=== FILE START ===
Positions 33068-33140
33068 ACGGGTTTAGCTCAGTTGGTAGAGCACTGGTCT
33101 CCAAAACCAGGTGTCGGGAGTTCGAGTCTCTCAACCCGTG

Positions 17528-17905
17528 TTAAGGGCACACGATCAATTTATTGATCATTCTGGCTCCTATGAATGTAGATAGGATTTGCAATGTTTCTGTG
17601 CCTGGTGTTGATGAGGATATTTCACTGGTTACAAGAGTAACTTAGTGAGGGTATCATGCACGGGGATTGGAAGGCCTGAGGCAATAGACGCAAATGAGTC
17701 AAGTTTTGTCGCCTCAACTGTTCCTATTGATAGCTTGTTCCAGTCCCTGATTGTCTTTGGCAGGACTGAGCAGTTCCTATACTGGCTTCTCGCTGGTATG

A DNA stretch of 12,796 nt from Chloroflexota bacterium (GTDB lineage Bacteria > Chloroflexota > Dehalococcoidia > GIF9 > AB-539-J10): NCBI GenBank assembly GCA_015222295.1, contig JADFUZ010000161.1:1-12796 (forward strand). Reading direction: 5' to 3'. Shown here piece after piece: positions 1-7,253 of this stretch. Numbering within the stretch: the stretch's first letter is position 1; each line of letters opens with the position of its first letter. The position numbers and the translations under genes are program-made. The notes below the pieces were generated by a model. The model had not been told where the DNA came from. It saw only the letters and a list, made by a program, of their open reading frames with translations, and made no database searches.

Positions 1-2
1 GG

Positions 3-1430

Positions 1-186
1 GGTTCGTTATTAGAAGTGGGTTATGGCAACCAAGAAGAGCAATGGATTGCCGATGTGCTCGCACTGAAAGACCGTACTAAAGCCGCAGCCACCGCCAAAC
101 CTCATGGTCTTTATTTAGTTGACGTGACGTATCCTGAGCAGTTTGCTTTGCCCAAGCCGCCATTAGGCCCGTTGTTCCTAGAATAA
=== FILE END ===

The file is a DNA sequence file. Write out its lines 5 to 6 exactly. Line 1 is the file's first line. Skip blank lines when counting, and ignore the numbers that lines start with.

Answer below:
17528 TTAAGGGCACACGATCAATTTATTGATCATTCTGGCTCCTATGAATGTAGATAGGATTTGCAATGTTTCTGTG
17601 CCTGGTGTTGATGAGGATATTTCACTGGTTACAAGAGTAACTTAGTGAGGGTATCATGCACGGGGATTGGAAGGCCTGAGGCAATAGACGCAAATGAGTC